Guilt by association: When a few bad actors make the whole profession look bad

A recent story in the Star Tribune’s Whistleblower column highlighted the controversy over the non-lawyer services of Affordable Law Center. The Better Business Bureaus of Minnesota and North Dakota warned the public this month about Affordable Law Center’s “clear pattern of deception on the part of this company.”

Affordable Law Center is not a law firm and the owner is not a lawyer. According to its website, “Affordable Law Center is a debt relief agency providing low cost assistance to those seeking to avoid potentially costly and unnecessary legal fees.” They offer legal planning services including reviewing of legal documents, legal consultation, and the preparation of documents. They can offer the assistance by utilizing administrative and paralegal services. The website claims, “Quite often many standard legal documents dealing with divorce, custody, and simple name changes, can be prepared by a paralegal without incurring the cost of a lawyer or an attorney. “

The website does state that they cannot “provide legal advice and legal counsel is provided by law plan attorneys or resource organization attorneys.” The owner, Edward Jonak does not think he’s doing anything wrong. He believes lawyers are behind the controversy because they are concerned that he can deliver legal services at a lower cost.

Affordable Law Center operates in several states and has been the subject to federal bankruptcy actions in Missouri, Colorado and Wisconsin that resulted in the company and owner being permanently enjoined from offering their services to consumers in those jurisdictions. Minnesota followed last year with an action in U.S. Bankruptcy Court alleging that the owner, Edward Jonak, and his company misled clients in handling bankruptcy matters and provided legal advice constituting in the unauthorized practice of law.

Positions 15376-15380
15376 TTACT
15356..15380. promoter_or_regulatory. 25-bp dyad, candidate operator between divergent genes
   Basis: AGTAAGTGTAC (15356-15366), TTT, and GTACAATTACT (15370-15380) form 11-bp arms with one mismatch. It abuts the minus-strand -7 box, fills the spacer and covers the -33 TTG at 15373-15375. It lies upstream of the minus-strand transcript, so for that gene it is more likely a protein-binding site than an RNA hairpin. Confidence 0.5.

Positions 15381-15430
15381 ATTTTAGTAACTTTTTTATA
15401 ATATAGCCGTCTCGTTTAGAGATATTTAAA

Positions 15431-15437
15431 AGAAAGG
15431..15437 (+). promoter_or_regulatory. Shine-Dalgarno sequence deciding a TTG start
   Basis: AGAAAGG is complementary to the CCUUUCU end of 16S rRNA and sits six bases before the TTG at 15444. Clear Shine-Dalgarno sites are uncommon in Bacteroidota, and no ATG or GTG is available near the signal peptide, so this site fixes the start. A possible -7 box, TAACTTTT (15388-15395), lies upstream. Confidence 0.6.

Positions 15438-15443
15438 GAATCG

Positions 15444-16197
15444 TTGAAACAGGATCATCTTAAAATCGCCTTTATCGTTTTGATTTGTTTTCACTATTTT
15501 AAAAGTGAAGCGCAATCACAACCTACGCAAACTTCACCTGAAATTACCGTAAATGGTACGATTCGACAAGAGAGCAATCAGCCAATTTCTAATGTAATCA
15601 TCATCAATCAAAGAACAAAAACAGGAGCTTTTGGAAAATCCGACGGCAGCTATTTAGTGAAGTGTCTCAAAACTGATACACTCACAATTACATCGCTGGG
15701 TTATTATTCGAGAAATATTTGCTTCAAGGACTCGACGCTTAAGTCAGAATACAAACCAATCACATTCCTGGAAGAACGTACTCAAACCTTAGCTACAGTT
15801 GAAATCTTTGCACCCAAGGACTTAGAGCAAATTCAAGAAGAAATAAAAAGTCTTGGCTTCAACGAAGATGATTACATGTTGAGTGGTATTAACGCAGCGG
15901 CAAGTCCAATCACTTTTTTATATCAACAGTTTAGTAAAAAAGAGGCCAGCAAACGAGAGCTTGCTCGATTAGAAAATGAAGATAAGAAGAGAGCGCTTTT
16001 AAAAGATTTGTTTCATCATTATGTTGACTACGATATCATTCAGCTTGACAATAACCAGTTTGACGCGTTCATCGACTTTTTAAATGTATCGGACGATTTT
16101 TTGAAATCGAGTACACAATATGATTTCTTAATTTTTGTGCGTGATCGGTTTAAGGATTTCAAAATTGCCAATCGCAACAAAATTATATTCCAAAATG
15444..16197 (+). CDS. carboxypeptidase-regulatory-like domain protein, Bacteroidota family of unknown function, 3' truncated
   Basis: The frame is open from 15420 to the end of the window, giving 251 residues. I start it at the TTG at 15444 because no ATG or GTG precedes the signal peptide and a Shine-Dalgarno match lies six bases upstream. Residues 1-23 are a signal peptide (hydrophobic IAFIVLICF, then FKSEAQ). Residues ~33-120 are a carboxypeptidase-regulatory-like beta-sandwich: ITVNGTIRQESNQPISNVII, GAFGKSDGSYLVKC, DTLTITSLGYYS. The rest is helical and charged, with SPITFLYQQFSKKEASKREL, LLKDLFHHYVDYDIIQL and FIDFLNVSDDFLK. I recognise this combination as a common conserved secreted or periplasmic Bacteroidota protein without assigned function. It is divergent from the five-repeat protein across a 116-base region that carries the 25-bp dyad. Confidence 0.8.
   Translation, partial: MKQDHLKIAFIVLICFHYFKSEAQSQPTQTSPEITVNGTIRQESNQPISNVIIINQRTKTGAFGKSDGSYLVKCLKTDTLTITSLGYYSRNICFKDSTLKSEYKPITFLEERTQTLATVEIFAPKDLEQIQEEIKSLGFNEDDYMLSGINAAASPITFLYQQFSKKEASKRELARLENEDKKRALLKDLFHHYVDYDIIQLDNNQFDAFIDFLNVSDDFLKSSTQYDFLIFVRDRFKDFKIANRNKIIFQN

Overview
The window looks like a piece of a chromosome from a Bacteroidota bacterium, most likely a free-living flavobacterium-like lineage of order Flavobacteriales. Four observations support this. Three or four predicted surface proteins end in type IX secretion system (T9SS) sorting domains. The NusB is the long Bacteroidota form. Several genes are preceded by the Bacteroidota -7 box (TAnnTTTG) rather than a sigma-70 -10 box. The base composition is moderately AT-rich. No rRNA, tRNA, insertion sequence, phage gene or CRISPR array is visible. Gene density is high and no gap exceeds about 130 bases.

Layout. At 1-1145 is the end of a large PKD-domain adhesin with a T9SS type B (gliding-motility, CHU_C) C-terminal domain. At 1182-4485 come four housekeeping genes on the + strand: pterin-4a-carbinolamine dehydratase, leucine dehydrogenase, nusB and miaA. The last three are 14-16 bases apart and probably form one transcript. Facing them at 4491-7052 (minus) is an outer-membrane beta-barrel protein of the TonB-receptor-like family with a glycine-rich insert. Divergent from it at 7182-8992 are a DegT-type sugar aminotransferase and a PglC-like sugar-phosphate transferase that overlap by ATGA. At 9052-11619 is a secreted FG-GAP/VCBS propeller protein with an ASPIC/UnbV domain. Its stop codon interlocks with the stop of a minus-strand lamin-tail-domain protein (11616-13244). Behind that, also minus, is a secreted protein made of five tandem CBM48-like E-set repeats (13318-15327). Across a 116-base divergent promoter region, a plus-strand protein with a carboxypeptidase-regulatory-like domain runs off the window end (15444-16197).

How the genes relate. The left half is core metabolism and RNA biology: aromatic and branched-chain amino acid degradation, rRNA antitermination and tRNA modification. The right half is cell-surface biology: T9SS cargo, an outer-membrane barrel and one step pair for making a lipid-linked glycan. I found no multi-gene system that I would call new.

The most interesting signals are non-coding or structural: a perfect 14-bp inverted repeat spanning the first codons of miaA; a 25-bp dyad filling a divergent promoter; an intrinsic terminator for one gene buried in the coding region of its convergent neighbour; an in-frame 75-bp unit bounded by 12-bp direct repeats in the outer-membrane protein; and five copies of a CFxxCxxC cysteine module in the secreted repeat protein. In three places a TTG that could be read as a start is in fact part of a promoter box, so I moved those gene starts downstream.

While I have no problem with paralegals involved in helping people receive quality legal services at lower cost (that’s why we have paralegals), I do object when paralegals are portrayed as practicing law without a license. There is room for non-lawyers legal services, ddocument preparers and self-help clinics, but please do not confuse the educated and trained paralegals with those who appear to be practicing law without a license. Its stories such as this one that has people crying for paralegal regulation. Those in favor of regulation feel that it would establish minimum qualifications to be paralegal and provide more control over who can offer legal services. Those against regulation do not see the need or the expense for paralegal regulation since paralegals work under the supervision of an attorney and the cost of regulation might be passed on to the client.

The day may be coming soon where the talk of paralegal regulation is not “should we”, but “when do we.”